Why Democrats Should Get Worried About the Iowa Senate Race

Joni Ernst's come-from-behind win for the GOP nomination means Bruce Braley's path will be steeper.
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Kacper Pempel/Reuters

Iowa once looked like one of the great GOP disappointments of 2014. Top-tier recruits such as Representative Tom Latham and Lieutenant Governor Kim Reynolds passed on the open-seat race and left Republicans with a handful of unknowns fighting a messy primary. Democrats, meanwhile, gave four-term Representative Bruce Braley a free year to prepare for the general election.

But then Braley insulted the state's most important constituency, the Republican Party discovered Joni Ernst, and suddenly a race rarely mentioned as a midterm battleground has become a legitimate pickup opportunity for the GOP. Republicans received another break Tuesday, when Ernst, a state senator from Iowa's rural western half, won the GOP's nomination outright. With 18 percent of the vote in, Ernst had captured just over 53 percent support. Not only did she avoid a run-off by crossing the 35 percent support threshold, her margin of victory is something few would have imagined possible just a month ago.

Ernst has yet to prove she can withstand the scrutiny of a marquee Senate race—some Republicans privately worry she won't—and Democrats remain confident they hold the advantage in a seat the retiring Senator Tom Harkin has held since 1984. Even the most optimistic of GOP strategists wouldn't rank Iowa as one of Senate Republicans' top targets this year.

But it has joined a collection of second-tier opportunities, a list that includes fellow purple-state battlegrounds Colorado, New Hampshire, and Michigan—each put into play by viable candidates and a favorable political climate for the GOP. And, like them, the Hawkeye State could eventually become an irreplaceable part of the party's plan to take the Senate should it stumble elsewhere.

If Republicans do go on to win in Iowa, they'll trace their victory back to the final week of March. It was then that a video leaked of Braley talking to a group of Democratic donors, urging them to prevent Republicans from retaking the Senate and letting fellow Iowa lawmaker Chuck Grassley take the gavel of the Senate Judiciary Committee.

"You might have a farmer from Iowa who never went to law school, never practiced law, serving as next chair of Senate Judiciary Committee," he said. "Because if Democrats lose the majority, Chuck Grassley will be the next chair of the Senate Judiciary Committee."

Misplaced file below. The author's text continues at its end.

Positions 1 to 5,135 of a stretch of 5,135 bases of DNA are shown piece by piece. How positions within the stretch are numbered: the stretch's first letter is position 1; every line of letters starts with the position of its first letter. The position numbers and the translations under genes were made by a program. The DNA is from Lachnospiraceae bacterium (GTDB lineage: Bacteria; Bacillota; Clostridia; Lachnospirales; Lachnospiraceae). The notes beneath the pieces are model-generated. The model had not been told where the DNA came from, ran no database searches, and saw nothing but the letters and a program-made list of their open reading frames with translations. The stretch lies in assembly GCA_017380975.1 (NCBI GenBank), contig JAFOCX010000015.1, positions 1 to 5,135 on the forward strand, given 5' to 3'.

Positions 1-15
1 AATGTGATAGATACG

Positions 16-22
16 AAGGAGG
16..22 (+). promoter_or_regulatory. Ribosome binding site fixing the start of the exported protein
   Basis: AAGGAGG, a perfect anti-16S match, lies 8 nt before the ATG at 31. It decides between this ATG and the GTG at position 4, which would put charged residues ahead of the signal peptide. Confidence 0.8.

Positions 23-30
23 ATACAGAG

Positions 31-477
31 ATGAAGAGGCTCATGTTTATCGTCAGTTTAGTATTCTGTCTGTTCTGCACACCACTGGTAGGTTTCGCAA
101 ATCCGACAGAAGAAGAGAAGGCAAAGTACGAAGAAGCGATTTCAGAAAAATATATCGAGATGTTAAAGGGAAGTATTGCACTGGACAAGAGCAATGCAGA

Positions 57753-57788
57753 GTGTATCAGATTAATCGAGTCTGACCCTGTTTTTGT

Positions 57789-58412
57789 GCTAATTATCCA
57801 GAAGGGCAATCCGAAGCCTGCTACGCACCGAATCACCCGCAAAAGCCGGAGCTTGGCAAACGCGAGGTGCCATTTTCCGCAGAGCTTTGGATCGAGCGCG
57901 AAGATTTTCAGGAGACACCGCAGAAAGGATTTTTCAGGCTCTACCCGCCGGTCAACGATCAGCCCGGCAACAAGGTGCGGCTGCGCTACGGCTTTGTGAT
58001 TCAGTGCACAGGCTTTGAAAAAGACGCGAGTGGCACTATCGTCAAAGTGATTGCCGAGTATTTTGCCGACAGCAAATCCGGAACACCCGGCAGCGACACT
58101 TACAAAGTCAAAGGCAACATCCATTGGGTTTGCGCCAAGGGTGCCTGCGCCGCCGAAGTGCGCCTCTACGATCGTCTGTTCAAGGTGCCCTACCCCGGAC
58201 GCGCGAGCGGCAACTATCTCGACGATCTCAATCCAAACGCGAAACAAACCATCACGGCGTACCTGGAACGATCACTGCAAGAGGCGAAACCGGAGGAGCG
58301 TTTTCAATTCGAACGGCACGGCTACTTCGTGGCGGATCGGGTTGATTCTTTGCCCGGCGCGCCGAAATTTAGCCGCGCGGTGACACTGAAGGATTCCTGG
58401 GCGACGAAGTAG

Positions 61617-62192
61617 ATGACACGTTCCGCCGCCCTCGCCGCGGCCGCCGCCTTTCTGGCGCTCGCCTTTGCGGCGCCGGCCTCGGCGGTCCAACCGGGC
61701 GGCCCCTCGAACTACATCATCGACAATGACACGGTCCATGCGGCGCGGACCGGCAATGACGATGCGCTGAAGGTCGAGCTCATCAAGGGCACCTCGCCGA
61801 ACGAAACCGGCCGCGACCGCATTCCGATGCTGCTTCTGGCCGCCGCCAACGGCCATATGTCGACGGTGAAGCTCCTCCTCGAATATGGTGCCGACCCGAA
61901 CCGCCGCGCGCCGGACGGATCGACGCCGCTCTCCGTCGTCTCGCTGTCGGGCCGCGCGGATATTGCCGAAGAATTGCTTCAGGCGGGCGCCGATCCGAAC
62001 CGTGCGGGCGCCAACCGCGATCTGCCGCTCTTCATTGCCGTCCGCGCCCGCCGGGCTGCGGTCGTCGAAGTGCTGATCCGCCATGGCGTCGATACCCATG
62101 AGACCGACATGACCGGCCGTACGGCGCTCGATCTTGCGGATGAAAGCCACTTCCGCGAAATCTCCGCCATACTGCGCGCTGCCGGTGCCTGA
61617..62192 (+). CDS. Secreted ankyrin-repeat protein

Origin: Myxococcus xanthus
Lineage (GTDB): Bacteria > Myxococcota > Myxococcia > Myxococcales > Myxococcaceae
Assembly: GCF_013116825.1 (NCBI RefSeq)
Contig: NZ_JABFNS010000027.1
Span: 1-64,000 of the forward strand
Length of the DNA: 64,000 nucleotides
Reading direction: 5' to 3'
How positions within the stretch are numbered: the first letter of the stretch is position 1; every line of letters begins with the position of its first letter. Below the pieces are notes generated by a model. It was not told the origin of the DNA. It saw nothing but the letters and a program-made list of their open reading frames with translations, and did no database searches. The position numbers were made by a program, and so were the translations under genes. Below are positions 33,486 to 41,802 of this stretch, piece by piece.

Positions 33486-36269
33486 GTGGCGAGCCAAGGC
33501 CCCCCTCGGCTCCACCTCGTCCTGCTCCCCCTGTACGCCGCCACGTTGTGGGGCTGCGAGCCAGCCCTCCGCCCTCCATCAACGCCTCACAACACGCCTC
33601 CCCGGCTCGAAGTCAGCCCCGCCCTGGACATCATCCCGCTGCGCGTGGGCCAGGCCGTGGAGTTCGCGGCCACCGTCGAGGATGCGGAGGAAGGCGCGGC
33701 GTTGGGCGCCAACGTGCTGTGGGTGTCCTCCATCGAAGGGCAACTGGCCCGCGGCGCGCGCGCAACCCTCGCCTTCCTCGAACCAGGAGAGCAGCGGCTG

The comment went down as one of the worst gaffes of the still-young midterm season, and Braley apologized within hours.

But to Republicans, it provided the frame for Ernst's entire candidacy: a small-time Iowa farmer (and veteran) taking on a condescending liberal more at home on either coast. (It also explains why most, if not all, Republican operatives preferred that Ernst win the party's nomination over the millionaire Mark Jacobs, who could self-fund but would struggle to depict himself as a blue-collar champion.) That's a potentially potent argument in a state that's not just farm-heavy, but also one in which blue-collar white voters made up 56 percent of the electorate in 2010. 

"It provides a strong contrast that I think a lot of Republicans in D.C. are anxious to have," said Matt Strawn, a former chairman of the Iowa GOP. "Someone who comes from rural Iowa, who has a nonpolitician feel about her, running against an incumbent member of Congress."

That March week was also a springboard for Ernst's own campaign, when a soon-to-be viral TV ad about her experience castrating hogs made national news. The ad was mocked by late-night comedians, but it generated the kind of attention she needed to separate herself from her opponents and gain the attention of national groups. Ernst received the endorsements of a wide variety of people and groups, including Mitt Romney, Sarah Palin, and the Senate Conservatives Fund.

That attention could benefit her again this summer, when she'll need to replenish her campaign coffers.

"I think you could also see a lot of interest shift from Michigan to Iowa," said one Republican strategist with an eye on the national picture, referring to another midterm battleground where the presumed GOP nominee, Terri Lynn Land, has struggled to answer reporters' basic questions.

Iowa leans left in presidential elections: Although President George W. Bush won it in 2004, the Democratic nominee has claimed the state's electoral votes in every other presidential election since 1988. Despite iIowa's heavily white electorate, President Obama won comfortably there in 2012 by 6 points.

But Republicans have done well in the Hawkeye State's undercard races. Republican Senator Chuck Grassley has easily won every one of his election since first entering the Senate in 1980, and GOP Governor Terry Branstad earned a fifth term in office in 2010 with a 10-point victory.

Democrats, for their part, maintain that they see the same race they always have: competitive, but one they'll ultimately win without much fuss. Ernst is unproven and has shown little ability to raise much money, they argue, and will struggle to adjust her message for a general election.

Some of the positions she took in the GOP primary might also come back to hurt her. She has said she would vote against the farm bill and questioned whether the federal government should set a minimum wage—two positions Democrats will remind voters about constantly between now and Election Day.

"I'm sure this will remain a close race throughout the cycle, but it's hard not to see how Democrats don't have a clear advantage," said one Democratic operative.

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Alex Roarty is a politics writer for National Journal.

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